LANAC Officers Patrick Murphy and Martin Powell-Davies proposed and seconded the objection (eventually defeated in the recorded 26-12 vote) that instead recommended that “the Union calls for a further date of strike action to take place on October 14 alongside UNISON, GMB and UNITE to build on the united action that took place on July 10” adding, to take account of those who argued that plans might change over Congress, “If, following Congress and the PSLG any changes are made to the plans announced by the Local Government Unions, the Executive will consider these at, or before, the next meeting of the Executive on October 2nd”.
In a long debate, those opposing the objection relied on three main arguments. Firstly, that the NUT couldn’t call action until the members’ consultation had finished at the end of October. Yet even some of those voting against conceded that there was nothing to stop the Union calling action on October 14 while also consulting on what action then followed.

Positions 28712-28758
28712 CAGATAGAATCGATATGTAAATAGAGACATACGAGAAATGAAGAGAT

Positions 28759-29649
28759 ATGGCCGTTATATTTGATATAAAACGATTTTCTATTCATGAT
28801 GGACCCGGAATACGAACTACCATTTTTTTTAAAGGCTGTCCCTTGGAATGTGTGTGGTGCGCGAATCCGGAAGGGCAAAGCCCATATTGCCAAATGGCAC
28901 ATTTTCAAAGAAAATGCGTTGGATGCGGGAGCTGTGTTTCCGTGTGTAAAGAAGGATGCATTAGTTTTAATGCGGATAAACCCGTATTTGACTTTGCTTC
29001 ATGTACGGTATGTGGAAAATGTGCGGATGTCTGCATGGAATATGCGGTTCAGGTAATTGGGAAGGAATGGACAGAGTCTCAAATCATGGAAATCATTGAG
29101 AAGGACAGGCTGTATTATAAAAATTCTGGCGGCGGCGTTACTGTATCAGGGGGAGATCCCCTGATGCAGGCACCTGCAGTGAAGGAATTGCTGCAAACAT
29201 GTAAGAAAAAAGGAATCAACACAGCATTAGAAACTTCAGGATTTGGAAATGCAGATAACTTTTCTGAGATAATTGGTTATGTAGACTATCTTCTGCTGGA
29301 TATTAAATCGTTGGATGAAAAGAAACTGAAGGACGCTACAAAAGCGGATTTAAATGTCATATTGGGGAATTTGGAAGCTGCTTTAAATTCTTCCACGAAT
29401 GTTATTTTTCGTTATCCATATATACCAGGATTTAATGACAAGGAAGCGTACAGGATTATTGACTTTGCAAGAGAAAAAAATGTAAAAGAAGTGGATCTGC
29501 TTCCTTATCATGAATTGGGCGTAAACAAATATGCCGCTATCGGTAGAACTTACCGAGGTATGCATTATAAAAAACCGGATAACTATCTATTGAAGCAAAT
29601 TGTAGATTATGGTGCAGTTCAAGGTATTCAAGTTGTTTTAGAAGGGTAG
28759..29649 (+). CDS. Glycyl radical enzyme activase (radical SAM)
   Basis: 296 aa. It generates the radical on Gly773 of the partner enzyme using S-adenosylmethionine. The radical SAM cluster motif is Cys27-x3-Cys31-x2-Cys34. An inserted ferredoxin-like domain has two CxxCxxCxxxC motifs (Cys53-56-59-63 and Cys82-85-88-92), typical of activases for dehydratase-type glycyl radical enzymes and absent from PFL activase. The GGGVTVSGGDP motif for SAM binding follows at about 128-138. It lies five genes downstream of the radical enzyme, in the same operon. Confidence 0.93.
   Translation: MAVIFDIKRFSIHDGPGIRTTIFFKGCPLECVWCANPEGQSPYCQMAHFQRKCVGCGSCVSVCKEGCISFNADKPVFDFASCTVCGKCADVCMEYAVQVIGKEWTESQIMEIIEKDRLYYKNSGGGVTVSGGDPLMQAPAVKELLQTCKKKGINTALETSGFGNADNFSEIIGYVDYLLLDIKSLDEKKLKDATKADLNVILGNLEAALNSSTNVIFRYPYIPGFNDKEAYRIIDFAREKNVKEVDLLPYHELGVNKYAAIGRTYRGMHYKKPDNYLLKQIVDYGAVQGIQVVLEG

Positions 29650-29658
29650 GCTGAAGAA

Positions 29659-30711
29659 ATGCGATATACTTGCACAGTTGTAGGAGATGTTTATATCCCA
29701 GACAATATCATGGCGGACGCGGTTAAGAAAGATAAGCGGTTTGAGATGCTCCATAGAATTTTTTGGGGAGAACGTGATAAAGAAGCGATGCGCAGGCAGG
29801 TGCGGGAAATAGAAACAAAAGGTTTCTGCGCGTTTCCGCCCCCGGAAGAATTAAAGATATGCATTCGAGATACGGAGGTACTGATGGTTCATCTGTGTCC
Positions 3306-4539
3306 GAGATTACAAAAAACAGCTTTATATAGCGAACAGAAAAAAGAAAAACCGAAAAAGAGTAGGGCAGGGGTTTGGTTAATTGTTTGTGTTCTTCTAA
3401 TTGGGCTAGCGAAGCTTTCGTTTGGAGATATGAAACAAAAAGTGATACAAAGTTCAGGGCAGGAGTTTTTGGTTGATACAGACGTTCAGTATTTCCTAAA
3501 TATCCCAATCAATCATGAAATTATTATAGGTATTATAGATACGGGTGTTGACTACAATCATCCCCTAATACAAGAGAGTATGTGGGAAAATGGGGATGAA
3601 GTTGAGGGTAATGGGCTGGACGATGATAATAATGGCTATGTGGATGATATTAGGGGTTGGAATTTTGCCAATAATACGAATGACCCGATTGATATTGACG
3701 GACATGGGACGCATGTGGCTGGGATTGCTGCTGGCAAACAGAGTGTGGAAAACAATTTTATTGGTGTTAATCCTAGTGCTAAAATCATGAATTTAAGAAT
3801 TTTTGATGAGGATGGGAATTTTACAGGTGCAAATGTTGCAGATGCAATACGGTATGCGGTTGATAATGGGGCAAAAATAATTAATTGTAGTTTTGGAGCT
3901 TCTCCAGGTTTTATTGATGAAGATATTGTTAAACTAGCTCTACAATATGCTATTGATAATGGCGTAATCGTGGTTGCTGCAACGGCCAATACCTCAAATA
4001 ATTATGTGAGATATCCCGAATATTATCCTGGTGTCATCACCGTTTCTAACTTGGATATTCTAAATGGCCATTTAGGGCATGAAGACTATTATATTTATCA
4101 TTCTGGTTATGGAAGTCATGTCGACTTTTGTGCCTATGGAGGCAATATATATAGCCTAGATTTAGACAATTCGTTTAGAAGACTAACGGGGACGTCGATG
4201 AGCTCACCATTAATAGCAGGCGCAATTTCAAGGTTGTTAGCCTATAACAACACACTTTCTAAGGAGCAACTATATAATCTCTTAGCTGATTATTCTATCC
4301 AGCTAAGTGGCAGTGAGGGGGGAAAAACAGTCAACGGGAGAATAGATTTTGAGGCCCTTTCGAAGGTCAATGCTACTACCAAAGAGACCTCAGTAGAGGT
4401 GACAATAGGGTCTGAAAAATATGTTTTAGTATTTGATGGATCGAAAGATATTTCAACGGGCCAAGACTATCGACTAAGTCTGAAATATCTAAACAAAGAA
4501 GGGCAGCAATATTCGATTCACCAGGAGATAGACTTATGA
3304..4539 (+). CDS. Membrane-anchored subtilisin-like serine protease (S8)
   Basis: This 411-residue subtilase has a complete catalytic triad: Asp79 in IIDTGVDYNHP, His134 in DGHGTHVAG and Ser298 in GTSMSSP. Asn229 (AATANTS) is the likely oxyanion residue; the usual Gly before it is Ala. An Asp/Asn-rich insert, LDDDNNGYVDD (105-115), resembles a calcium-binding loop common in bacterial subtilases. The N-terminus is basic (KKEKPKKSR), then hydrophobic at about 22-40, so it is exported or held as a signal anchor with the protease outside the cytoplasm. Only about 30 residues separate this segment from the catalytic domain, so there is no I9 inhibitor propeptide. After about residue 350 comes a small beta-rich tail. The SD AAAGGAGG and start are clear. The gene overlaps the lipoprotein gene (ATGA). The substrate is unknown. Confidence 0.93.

The second main objection was around the Local Government unions’ apparent failure to consult with the NUT over setting October 14 as the date for action and the fact that their dispute was separate to the NUT’s dispute. But any lack of open discussion at the tops of the movement shouldn’t be used to block the co-ordination that is so wanted at rank-and-file level. Co-ordinated action also inevitably includes unions with different specific disputes and demands but, together, we are battling against common attacks on pay and conditions and, together, we have a better chance of opposing those attacks.